More Renders of the Bottpower BOTT XC1 Café Racer

Forget the Honda CB350 or the old BMW R-Series machines, this is a proper modern café racer. We have brought you the work of Bottpower before, and have even already shown you renders of the BOTT XC1, but the firm has made another twist on its Buell-powered café. Adding a half-fairing to the front, and reworking the fuel tank and tail into a more modern shapes, this variant of the BOTT XC1 draws from both newer and older thoughts for inspiration. And if your tastes vary day-to-day, Version 3, as it’s being called, can still be easily turned into the BOTT XR1 street track machine, as most of the changes are only skin deep.

This Isn’t the 2015 KTM 390 Adventure, But It Is Coming

The autumn trade shows, INTERMOT and EICMA, are nearly upon us, and that means a plethora of new bikes are just weeks away from being unveiled to the public. Some of the bikes we have seen coming for some time now, like the Ducati Scrambler and BMW S1000F (or whatever BMW plans on calling it); other bikes we have only just learned about, like the Yamaha TDM-09 (as the press is calling it) and the Suzuki GSX-S1000; and then there are the motorcycles we can only speculate about. However, no machine has been more leaked, rumored, and anticipated than the KTM 390 Adventure. Like its sport bike counterpart, the KTM RC390, the smaller adventure bike is built around the KTM 390 Duke platform.

Confederate X132 Hellcat Speedster – By Pierre Terblanche

The Confederate X132 Hellcat Speedster is the newest motorcycle from the venerable “Southern” brand, and that’s enough of a pedigree for the machine to grace the pages of Asphalt & Rubber, but this latest incarnation of the Hellcat line also happens to be the first work by a certain Pierre Terblanche, who became Head of Design at Confederate not too long ago. Based around the same 132 cubic inch (2,163cc) v-twin engine as the previous Hellcat models, the Speedster is good for 121hp and 140 lbs•ft of torque. The styling is true to the Confederate canon, though Terblanche’s touches can certainly be seen in the details of the machine.

Report: UK Confirms KTM 1290 Super Adventure Model

British website Visordown is reporting that KTM UK has confirmed the recently spied KTM 1290 Super Adventure as a 2015 model, saying that adventure-tourer will sit alongside the company’s current 1190 Adventure models, as a more premium offering of the ADV bike. Fitted with what we presume will be a variant of the KTM 1290 Super Duke R’s engine, the 2015 KTM 1290 Super Adventure boasts a larger engine displacement, as the name suggests, which accounts for the larger air vents on the bike’s bodywork as well. KTM UK says that the machine will have more luxury than the current Adventure bikes, likely similar to how the Ducati Multistarda 1200 Granturismo sits in Ducati’s lineup.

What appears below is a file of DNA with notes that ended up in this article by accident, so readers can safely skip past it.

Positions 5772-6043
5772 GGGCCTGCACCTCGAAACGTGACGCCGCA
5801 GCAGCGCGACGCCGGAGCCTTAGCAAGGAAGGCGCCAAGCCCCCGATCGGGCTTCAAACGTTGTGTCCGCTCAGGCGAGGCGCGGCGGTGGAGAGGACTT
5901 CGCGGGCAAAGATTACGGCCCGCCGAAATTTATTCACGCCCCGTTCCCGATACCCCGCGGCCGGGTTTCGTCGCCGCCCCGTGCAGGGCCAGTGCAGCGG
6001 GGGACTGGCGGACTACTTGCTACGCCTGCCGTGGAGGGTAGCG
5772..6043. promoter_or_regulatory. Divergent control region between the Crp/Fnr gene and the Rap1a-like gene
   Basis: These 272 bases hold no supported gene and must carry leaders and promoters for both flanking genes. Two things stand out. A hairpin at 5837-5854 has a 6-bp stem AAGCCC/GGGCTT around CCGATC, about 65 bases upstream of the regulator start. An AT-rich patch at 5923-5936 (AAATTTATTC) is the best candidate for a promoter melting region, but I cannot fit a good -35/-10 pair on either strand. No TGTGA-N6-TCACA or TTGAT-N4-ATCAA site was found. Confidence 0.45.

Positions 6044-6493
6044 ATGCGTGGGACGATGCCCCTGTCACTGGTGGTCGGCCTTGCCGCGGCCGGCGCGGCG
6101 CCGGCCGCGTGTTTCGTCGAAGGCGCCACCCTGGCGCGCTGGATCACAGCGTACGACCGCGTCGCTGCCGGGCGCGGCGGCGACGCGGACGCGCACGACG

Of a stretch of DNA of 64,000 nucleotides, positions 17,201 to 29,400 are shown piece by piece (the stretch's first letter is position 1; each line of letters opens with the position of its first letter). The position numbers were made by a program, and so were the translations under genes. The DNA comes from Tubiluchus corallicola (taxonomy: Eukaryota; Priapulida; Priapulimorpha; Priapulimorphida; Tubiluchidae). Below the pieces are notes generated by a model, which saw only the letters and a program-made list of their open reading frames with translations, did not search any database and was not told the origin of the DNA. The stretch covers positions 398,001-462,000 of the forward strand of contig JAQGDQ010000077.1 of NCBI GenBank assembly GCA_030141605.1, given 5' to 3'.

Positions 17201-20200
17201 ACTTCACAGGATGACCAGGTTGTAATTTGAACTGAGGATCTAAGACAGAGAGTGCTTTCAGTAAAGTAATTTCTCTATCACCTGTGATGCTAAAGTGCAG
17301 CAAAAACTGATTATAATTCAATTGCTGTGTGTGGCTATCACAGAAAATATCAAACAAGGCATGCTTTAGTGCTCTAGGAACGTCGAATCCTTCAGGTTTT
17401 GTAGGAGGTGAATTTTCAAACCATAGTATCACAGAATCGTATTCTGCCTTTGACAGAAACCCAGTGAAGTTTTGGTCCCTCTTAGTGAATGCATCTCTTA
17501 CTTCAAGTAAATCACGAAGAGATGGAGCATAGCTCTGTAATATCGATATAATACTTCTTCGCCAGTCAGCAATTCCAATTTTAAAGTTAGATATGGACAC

Preview of Brno: Looking Forward & Looking Back

08/22/2013 @ 7:13 pm, by David Emmett10 COMMENTS

Preview of Brno: Looking Forward & Looking Back marc marquez awesome mugello motogp scott jones 635x423

One race down, two more to go in the first of MotoGP’s two triple-headers in 2013, and this is the most brutal transition. After a draining race in the humidity of the Midwest, the teams and riders pack up, head east and face a wall of jet lag before getting ready to race at Brno, one of the most physically demanding circuits on the calendar.

After that, they get to pack up again and head back west, just a short hop this time to the UK, its one-hour time difference from Brno small enough not to cause jet lag, but just enough to throw your body clock just out of kilter.

Whether Brno will produce the same flashes of excitement, which Indianapolis did, remains to be seen. At Indy, the riders encountered what they described as the best surface they’d ever seen at the track – relative, of course, to previous visits – and that helped in some small way to spice the racing up a little.

Preview of Indianapolis: In the Heart of American Racing

08/16/2013 @ 10:20 am, by David Emmett4 COMMENTS

Preview of Indianapolis: In the Heart of American Racing ben spies motogp indianapolis gp jensen beeler 635x423

It’s been a long summer break. Three consecutive weekends without racing – four, for the returning Moto2 and Moto3 classes – means that the MotoGP riders return well-rested and raring to get back on to a bike again.